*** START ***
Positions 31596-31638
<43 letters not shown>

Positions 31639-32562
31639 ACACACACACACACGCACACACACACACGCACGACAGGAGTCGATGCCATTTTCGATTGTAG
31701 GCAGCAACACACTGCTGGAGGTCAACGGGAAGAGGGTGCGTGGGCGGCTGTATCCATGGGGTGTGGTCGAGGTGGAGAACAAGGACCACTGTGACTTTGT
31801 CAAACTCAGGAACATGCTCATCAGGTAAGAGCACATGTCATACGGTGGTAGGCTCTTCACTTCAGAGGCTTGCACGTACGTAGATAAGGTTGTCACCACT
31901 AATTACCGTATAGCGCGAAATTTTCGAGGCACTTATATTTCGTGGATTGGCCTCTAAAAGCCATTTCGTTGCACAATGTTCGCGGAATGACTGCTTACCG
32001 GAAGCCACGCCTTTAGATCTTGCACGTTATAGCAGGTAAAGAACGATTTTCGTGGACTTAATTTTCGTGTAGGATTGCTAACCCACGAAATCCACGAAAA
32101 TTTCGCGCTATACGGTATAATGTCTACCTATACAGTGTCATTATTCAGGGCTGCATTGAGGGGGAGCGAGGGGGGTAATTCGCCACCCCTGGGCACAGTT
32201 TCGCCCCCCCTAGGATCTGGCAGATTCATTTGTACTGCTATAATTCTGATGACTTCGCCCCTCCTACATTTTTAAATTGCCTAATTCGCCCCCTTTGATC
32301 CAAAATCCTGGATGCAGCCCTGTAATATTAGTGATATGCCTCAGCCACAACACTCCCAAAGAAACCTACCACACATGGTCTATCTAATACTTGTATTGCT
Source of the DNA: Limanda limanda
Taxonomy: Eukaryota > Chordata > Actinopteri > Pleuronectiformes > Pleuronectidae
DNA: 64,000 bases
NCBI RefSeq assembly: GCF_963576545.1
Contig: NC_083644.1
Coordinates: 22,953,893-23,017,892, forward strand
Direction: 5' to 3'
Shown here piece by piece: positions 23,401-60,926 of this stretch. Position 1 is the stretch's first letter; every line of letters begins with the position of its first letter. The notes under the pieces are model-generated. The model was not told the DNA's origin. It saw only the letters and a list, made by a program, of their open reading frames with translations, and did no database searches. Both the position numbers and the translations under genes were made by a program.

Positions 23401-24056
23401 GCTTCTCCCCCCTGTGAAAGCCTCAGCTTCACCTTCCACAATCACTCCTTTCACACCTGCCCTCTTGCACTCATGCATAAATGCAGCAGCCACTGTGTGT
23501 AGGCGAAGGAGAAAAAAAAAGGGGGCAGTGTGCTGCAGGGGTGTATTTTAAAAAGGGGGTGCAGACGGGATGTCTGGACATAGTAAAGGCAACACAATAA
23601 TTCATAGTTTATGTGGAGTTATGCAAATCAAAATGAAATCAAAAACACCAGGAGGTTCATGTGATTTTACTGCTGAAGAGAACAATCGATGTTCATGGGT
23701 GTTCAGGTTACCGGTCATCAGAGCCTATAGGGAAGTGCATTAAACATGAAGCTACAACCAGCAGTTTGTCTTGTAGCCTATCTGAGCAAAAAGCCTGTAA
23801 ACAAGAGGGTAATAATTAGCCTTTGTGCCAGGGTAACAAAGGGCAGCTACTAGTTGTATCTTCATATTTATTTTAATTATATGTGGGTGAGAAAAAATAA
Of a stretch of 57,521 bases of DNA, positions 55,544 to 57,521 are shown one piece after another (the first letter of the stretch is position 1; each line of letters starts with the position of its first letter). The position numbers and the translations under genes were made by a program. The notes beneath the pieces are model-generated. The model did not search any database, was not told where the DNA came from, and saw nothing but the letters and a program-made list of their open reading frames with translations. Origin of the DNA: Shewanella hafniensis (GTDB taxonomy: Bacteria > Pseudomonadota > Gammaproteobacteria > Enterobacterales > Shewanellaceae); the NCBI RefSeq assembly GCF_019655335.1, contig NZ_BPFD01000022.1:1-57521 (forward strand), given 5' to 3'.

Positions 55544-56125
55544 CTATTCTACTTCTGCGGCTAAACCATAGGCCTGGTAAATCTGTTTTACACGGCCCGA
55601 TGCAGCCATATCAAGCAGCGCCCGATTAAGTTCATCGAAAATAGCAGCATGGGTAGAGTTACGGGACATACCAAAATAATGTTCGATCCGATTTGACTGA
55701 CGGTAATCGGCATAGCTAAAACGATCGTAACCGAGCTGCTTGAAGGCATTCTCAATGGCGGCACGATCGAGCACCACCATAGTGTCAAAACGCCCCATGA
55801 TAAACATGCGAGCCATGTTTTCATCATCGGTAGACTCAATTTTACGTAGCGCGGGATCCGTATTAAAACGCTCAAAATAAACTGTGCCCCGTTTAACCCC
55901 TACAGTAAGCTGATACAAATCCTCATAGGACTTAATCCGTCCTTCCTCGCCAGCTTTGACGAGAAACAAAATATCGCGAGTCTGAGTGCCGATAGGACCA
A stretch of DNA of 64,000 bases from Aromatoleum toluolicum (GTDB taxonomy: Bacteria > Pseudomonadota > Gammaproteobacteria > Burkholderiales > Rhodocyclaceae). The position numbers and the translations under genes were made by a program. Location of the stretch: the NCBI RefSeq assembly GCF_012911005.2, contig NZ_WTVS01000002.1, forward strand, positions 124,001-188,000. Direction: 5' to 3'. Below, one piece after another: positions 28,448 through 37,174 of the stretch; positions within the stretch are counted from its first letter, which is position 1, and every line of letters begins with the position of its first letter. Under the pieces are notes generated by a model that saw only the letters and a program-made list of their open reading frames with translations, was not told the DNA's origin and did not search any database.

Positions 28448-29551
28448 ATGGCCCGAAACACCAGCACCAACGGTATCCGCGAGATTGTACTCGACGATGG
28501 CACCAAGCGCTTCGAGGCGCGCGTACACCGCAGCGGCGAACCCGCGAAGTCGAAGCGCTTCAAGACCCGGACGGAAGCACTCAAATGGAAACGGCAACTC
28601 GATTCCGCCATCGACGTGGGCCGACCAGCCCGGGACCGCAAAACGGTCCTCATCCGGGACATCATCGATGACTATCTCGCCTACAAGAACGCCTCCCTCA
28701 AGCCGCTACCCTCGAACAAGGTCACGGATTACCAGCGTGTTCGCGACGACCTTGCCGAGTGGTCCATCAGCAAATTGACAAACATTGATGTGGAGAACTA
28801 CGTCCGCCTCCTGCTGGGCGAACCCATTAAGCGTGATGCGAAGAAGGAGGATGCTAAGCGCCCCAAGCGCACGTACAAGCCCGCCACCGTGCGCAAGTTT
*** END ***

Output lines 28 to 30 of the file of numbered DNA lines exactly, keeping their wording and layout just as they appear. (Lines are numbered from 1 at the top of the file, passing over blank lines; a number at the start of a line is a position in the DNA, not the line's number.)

55544 CTATTCTACTTCTGCGGCTAAACCATAGGCCTGGTAAATCTGTTTTACACGGCCCGA
55601 TGCAGCCATATCAAGCAGCGCCCGATTAAGTTCATCGAAAATAGCAGCATGGGTAGAGTTACGGGACATACCAAAATAATGTTCGATCCGATTTGACTGA
55701 CGGTAATCGGCATAGCTAAAACGATCGTAACCGAGCTGCTTGAAGGCATTCTCAATGGCGGCACGATCGAGCACCACCATAGTGTCAAAACGCCCCATGA